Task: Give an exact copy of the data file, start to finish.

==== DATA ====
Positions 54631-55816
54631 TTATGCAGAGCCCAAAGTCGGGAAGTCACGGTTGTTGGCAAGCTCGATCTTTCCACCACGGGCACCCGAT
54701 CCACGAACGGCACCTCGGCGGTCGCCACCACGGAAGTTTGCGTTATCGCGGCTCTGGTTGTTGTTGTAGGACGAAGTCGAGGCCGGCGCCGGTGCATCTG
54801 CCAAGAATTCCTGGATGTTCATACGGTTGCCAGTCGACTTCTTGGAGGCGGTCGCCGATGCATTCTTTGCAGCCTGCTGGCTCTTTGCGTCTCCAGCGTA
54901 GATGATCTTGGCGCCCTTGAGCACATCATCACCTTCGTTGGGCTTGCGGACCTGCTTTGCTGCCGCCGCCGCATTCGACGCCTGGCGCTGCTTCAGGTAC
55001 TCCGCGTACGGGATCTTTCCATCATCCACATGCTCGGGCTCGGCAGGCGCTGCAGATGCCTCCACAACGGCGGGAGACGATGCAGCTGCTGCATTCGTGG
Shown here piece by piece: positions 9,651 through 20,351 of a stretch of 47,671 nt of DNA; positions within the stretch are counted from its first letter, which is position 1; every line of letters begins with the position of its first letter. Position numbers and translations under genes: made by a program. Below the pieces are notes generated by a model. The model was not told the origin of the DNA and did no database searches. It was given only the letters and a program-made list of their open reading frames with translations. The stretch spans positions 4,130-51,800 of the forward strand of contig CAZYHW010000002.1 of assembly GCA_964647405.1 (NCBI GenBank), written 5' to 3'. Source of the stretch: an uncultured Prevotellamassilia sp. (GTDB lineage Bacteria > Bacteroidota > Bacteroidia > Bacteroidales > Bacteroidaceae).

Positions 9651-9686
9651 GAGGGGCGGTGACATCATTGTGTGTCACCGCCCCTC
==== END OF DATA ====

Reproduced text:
Positions 54631-55816
54631 TTATGCAGAGCCCAAAGTCGGGAAGTCACGGTTGTTGGCAAGCTCGATCTTTCCACCACGGGCACCCGAT
54701 CCACGAACGGCACCTCGGCGGTCGCCACCACGGAAGTTTGCGTTATCGCGGCTCTGGTTGTTGTTGTAGGACGAAGTCGAGGCCGGCGCCGGTGCATCTG
54801 CCAAGAATTCCTGGATGTTCATACGGTTGCCAGTCGACTTCTTGGAGGCGGTCGCCGATGCATTCTTTGCAGCCTGCTGGCTCTTTGCGTCTCCAGCGTA
54901 GATGATCTTGGCGCCCTTGAGCACATCATCACCTTCGTTGGGCTTGCGGACCTGCTTTGCTGCCGCCGCCGCATTCGACGCCTGGCGCTGCTTCAGGTAC
55001 TCCGCGTACGGGATCTTTCCATCATCCACATGCTCGGGCTCGGCAGGCGCTGCAGATGCCTCCACAACGGCGGGAGACGATGCAGCTGCTGCATTCGTGG
Shown here piece by piece: positions 9,651 through 20,351 of a stretch of 47,671 nt of DNA; positions within the stretch are counted from its first letter, which is position 1; every line of letters begins with the position of its first letter. Position numbers and translations under genes: made by a program. Below the pieces are notes generated by a model. The model was not told the origin of the DNA and did no database searches. It was given only the letters and a program-made list of their open reading frames with translations. The stretch spans positions 4,130-51,800 of the forward strand of contig CAZYHW010000002.1 of assembly GCA_964647405.1 (NCBI GenBank), written 5' to 3'. Source of the stretch: an uncultured Prevotellamassilia sp. (GTDB lineage Bacteria > Bacteroidota > Bacteroidia > Bacteroidales > Bacteroidaceae).

Positions 9651-9686
9651 GAGGGGCGGTGACATCATTGTGTGTCACCGCCCCTC